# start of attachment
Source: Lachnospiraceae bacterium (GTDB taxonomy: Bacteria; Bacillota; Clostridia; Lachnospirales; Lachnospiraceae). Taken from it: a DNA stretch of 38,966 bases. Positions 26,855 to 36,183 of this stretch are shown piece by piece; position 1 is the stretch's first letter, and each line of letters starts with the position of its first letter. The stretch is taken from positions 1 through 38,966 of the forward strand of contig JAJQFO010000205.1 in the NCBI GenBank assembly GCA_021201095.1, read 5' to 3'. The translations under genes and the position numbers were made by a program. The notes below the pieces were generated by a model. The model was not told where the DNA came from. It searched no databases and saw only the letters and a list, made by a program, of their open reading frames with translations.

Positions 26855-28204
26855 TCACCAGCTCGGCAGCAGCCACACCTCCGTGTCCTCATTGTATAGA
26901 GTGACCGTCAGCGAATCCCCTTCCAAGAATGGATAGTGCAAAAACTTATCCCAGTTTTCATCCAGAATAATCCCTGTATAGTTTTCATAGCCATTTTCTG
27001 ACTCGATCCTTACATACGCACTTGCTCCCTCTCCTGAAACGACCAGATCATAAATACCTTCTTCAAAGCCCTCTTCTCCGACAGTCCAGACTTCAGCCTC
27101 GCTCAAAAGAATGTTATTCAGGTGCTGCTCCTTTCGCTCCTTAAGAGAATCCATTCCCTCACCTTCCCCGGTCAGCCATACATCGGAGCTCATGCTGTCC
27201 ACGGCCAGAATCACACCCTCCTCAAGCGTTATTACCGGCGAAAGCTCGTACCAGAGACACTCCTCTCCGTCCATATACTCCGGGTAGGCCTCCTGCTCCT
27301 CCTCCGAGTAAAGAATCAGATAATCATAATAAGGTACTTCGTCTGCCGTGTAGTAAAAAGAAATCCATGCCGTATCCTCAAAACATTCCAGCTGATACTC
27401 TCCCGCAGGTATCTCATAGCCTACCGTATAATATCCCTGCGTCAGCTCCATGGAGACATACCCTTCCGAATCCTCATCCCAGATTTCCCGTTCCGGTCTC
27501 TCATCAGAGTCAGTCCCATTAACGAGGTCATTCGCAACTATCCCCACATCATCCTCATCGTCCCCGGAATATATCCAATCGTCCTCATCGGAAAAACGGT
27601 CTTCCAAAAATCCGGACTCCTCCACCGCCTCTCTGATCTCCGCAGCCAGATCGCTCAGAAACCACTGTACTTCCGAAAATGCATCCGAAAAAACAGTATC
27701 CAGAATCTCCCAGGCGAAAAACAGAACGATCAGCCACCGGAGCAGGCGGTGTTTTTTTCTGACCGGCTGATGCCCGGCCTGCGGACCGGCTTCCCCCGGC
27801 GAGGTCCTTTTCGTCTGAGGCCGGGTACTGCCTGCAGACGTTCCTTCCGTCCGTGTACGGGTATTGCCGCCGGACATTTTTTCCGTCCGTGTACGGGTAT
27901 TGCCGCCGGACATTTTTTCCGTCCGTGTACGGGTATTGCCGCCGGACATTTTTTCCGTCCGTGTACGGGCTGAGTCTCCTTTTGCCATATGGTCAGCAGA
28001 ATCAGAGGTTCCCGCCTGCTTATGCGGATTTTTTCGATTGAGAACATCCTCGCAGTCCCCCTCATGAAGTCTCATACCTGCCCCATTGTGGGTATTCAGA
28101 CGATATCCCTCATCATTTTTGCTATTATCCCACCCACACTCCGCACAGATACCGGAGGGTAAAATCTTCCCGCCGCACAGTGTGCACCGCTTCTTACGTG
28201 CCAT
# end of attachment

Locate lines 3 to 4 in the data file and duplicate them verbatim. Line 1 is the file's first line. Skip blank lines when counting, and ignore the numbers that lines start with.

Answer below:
26855 TCACCAGCTCGGCAGCAGCCACACCTCCGTGTCCTCATTGTATAGA
26901 GTGACCGTCAGCGAATCCCCTTCCAAGAATGGATAGTGCAAAAACTTATCCCAGTTTTCATCCAGAATAATCCCTGTATAGTTTTCATAGCCATTTTCTG